Devoting a full 49% of its profits towards abused dogs, the high-end clothing brand Antonio Stefano is probably the world’s most cause-related company. Stefano Riznyk, the Chief Creative Director, felt a strong need for unique ties as a starting point. As a business lawyer and high-level negotiator, he is often wearing ties, and feels the market is flooded with ties that don’t speak reflect the person wearing it.

For Mr. Riznyk, there are only three ways a man can distinguish himself: his tie, watch, and belt; anything else other and he risks losing the respect of the mainstream in the high-stakes business world. A tie, however, can separate someone from the pack. It is so much more than an accessory, it is a statement.

With 20 ties in the collection at, they range in price from $69 to $225 and each is hand-made in Italy, using the finest Italian silk. Each has its own unique story, so that customers can understand the inspiration behind each tie. Each design is original and a tie can take up to two months of back and forth between Riznyk and his Italian team to design. Once hand painted, the designs are digitized and go into production, and then shipped to the operations facilities in San Diego.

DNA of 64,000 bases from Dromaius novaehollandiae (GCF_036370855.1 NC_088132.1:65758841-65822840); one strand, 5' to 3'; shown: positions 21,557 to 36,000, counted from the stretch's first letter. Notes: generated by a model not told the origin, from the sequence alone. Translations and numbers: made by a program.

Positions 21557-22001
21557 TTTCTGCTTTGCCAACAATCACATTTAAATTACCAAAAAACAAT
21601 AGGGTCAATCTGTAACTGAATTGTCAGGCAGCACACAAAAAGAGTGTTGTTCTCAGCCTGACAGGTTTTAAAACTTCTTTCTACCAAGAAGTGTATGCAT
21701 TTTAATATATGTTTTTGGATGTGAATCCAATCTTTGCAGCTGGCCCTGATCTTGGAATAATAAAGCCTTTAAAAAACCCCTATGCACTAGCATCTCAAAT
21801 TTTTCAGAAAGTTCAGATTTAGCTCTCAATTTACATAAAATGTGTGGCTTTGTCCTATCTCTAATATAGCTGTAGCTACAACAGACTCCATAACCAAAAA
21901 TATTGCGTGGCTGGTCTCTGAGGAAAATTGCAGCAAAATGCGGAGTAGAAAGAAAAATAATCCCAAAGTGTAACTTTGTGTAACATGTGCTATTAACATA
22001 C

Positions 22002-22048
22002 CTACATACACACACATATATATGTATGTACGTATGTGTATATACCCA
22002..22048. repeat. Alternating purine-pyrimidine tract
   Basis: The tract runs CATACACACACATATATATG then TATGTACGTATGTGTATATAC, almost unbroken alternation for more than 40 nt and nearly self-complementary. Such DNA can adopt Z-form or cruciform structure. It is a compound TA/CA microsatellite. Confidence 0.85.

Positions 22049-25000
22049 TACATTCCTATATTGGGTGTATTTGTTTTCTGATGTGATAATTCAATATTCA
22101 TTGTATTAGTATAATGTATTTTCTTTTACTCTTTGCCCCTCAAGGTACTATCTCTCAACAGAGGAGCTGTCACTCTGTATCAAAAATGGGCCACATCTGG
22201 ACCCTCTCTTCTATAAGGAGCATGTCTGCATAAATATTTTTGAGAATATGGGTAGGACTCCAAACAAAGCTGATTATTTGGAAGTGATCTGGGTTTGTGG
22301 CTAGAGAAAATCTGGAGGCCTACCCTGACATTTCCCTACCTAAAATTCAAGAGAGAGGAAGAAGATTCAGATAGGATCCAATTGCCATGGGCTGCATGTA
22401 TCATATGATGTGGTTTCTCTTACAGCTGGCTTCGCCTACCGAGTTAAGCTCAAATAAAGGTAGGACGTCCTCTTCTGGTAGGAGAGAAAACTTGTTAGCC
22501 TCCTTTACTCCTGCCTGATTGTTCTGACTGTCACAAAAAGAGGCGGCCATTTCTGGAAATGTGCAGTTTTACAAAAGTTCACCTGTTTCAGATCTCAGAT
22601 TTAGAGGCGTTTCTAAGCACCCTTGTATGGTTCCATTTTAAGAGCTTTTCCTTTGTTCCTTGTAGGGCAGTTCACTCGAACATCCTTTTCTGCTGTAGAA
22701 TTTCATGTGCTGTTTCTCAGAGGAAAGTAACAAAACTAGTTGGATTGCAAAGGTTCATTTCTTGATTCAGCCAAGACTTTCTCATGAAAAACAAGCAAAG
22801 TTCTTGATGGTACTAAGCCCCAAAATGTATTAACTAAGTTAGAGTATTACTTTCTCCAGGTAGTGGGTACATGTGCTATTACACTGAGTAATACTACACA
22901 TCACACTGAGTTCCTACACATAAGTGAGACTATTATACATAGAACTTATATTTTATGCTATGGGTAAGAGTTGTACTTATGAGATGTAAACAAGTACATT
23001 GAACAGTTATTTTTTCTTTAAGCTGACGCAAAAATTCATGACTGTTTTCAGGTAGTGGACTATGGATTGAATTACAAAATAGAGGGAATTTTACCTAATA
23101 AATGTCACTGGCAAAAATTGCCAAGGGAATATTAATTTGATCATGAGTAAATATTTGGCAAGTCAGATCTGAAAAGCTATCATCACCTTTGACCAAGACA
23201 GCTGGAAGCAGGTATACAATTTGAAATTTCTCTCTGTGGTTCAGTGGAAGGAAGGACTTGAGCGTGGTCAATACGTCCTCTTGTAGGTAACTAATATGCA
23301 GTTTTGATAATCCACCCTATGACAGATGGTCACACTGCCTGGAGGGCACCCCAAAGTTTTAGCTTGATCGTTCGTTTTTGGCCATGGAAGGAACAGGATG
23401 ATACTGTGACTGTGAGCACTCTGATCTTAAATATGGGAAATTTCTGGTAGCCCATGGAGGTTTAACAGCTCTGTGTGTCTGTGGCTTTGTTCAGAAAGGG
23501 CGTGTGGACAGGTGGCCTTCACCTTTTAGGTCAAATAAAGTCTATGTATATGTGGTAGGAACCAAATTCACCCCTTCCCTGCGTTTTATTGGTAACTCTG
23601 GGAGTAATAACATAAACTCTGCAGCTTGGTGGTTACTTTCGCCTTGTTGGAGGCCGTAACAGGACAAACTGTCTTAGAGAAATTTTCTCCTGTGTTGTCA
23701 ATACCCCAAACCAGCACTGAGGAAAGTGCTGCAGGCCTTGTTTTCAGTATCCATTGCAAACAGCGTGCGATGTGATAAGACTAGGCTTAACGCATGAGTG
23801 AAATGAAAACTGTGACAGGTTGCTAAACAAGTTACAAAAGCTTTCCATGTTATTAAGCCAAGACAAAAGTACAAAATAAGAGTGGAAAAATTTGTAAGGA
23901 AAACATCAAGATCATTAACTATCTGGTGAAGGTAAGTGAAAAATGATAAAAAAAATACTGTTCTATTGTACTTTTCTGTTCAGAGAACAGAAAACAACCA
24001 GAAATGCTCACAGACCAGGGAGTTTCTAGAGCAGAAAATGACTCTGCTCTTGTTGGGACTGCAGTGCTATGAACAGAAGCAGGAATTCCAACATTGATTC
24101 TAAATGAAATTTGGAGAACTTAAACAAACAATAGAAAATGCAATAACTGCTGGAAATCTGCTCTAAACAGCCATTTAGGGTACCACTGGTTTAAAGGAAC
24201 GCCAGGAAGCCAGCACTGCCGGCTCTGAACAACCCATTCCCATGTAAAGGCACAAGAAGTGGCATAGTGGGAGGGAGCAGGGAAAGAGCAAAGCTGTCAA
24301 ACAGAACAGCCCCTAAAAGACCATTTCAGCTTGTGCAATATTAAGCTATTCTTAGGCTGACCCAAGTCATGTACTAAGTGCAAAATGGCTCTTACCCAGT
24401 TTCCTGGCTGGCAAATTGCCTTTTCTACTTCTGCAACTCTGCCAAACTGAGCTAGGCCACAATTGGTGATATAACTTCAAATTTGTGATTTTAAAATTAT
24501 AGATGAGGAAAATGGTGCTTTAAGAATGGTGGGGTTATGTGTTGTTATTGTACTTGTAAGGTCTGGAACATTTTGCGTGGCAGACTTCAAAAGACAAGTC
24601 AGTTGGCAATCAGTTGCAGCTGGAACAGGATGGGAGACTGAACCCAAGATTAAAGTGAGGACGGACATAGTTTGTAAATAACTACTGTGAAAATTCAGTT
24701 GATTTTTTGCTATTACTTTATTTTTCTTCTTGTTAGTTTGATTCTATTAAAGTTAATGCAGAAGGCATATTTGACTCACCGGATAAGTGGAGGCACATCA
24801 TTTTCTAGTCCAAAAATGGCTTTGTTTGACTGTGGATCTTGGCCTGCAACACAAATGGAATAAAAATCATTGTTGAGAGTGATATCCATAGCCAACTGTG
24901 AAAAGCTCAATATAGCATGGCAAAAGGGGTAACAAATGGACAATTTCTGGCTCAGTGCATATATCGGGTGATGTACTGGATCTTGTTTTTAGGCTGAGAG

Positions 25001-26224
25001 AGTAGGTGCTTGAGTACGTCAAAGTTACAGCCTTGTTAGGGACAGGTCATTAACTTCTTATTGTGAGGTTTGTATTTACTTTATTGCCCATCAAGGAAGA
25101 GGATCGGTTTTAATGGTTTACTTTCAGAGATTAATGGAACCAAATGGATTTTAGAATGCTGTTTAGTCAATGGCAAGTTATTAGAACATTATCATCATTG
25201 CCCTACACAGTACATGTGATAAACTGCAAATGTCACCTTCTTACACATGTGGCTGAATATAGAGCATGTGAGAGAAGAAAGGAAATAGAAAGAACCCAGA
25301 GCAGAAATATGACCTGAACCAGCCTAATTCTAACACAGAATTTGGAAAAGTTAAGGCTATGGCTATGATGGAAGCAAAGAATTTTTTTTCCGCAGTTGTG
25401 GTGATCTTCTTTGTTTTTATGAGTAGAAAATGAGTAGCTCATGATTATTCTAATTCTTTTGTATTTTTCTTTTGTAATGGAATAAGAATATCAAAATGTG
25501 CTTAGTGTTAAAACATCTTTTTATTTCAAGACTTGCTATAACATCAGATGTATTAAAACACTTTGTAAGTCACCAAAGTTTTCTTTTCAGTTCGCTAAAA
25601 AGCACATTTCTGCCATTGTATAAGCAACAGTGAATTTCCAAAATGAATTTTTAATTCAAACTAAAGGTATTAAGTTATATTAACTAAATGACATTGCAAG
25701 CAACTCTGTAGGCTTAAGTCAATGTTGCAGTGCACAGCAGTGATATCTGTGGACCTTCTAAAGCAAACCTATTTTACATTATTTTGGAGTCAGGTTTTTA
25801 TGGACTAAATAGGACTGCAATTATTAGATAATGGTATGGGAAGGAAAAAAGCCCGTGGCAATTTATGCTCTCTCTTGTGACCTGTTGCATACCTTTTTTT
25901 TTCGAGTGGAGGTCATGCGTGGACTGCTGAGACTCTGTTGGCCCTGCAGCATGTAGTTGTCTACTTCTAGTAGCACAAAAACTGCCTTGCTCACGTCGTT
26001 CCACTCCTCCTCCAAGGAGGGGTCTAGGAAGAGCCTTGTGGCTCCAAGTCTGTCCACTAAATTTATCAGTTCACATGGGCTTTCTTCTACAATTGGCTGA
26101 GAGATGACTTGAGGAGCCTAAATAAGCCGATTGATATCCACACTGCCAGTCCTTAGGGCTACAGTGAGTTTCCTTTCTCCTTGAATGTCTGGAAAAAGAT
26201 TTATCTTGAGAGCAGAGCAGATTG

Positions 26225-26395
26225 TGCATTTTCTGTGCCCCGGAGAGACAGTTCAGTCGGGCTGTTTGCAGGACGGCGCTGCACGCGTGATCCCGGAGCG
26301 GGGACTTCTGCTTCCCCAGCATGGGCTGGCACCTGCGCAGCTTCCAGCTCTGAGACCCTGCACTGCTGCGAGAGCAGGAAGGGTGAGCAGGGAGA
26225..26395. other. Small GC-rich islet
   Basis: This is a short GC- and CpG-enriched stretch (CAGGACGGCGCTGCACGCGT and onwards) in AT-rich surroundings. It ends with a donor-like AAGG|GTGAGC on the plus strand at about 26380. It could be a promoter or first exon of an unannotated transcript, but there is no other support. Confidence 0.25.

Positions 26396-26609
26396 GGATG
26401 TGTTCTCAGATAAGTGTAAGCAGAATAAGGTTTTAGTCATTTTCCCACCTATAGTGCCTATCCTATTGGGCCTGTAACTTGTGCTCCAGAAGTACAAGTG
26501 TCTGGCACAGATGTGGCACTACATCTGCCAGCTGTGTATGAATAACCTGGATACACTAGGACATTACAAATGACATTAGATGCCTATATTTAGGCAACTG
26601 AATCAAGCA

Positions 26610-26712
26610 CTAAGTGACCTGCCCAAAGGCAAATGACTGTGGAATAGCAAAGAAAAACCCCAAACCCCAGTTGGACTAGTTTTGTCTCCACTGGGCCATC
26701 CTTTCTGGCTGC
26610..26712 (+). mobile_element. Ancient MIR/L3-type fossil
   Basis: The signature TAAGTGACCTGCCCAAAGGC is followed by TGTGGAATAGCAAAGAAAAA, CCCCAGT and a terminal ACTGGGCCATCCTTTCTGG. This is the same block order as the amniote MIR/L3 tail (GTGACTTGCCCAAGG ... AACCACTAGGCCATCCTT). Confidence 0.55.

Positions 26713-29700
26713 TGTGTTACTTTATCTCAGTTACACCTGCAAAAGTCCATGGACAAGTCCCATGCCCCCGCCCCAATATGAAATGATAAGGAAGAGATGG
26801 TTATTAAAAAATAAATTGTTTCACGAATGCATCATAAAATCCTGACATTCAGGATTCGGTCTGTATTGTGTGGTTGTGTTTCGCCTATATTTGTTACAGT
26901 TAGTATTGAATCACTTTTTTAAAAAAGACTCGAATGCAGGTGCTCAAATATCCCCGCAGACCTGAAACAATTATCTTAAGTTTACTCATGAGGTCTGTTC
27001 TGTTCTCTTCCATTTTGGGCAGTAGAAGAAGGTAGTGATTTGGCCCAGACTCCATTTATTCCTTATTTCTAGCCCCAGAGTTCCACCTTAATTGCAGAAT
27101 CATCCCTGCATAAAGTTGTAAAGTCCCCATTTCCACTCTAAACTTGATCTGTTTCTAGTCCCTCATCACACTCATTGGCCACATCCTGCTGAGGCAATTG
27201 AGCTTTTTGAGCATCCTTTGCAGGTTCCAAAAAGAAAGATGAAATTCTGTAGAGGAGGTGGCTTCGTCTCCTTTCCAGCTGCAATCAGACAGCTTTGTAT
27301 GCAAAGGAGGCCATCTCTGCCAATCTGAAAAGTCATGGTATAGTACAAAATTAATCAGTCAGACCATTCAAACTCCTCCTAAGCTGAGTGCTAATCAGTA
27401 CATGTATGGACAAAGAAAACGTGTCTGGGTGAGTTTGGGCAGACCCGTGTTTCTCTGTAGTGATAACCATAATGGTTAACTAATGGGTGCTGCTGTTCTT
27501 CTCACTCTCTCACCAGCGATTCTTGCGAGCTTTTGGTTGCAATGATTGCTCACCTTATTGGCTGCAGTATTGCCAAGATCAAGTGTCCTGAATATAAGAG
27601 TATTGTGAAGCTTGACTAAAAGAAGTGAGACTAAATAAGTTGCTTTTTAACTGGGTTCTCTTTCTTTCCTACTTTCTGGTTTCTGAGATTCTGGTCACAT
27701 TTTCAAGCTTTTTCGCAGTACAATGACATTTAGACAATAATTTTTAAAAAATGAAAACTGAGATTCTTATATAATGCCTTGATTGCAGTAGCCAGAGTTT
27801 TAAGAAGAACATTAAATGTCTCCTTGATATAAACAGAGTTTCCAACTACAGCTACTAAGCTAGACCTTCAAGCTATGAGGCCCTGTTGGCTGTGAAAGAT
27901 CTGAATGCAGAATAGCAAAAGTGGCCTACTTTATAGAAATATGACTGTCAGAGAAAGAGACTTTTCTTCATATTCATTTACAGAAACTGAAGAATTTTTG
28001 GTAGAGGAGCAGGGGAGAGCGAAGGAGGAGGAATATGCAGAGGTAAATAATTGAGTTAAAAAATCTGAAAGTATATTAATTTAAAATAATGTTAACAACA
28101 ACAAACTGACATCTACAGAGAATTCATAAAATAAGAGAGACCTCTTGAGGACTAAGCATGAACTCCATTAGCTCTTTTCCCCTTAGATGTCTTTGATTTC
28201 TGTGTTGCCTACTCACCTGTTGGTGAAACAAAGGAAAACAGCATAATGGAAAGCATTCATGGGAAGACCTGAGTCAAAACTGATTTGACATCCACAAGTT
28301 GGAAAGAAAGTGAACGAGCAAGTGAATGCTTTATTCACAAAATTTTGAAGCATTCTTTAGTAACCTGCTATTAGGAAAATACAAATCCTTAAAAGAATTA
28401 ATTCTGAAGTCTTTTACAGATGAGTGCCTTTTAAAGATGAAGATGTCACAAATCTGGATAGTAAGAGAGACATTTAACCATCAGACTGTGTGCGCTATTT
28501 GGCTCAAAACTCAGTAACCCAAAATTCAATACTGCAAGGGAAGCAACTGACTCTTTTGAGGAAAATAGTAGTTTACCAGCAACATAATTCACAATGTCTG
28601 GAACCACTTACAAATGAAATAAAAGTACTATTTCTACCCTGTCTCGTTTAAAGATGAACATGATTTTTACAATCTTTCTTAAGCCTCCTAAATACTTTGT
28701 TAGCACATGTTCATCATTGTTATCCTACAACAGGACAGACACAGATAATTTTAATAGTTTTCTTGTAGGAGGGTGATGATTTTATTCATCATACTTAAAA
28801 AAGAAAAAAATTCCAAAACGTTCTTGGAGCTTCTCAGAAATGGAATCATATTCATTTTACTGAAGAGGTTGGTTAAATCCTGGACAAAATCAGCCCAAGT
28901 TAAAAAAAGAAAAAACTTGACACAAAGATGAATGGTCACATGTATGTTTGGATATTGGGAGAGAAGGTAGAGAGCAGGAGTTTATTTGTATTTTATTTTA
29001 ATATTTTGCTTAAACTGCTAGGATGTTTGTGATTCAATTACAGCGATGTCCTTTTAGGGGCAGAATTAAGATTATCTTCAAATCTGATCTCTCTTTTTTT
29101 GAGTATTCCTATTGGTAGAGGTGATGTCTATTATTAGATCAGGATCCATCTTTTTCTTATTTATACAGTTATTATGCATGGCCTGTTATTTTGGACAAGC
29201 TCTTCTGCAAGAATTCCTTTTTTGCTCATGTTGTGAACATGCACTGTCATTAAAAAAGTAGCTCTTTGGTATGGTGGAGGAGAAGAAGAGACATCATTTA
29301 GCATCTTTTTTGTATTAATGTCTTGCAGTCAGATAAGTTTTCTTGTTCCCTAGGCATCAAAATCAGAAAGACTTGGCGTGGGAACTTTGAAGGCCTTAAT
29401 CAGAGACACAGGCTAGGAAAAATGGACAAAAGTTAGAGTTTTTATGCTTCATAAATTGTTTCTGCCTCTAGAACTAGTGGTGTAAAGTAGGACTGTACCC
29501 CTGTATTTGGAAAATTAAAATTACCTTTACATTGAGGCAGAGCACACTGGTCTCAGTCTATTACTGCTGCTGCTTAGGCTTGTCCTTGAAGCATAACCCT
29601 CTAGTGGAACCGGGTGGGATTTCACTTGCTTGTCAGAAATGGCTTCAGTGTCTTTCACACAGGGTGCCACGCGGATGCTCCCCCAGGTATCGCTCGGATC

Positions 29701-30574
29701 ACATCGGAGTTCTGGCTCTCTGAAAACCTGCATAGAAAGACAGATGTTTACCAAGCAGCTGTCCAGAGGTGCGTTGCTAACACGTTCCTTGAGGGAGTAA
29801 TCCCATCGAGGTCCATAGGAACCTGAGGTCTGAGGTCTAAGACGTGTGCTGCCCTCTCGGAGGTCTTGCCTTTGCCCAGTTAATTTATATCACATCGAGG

Antonio Stefano has a unique slogan: Size Does Not Matter, Fit Does. It explains the fact that each tie is available in 3 sizes: the standard 58″ by 3.5″, a shorter version at 55″, and a taller version that is 6″ longer than the standard. The sizes are appropriately named: Tall, Taller, and Tallest. They are both printed and manufactured in the same companies as you will find the world’s top ten designers making theirs.

The fashion show will also offer a sneak peak at the next line, a stunning Jaguar-designed women’s bathrobe that will be made of either silk or satin, depending on market forces. The first of ten models at the show will offer a sneak peak into the next item in production, a silk or satin (your choice) bathrobe in a dazzling jaguar design to replace the ‘grandmotherly’ bathrobes that women now have to use when courting their new man.

New CDC Study Shows Changes In Breast Cancer Death Rates By Age Group

Corresponding author: Lisa C. Richardson,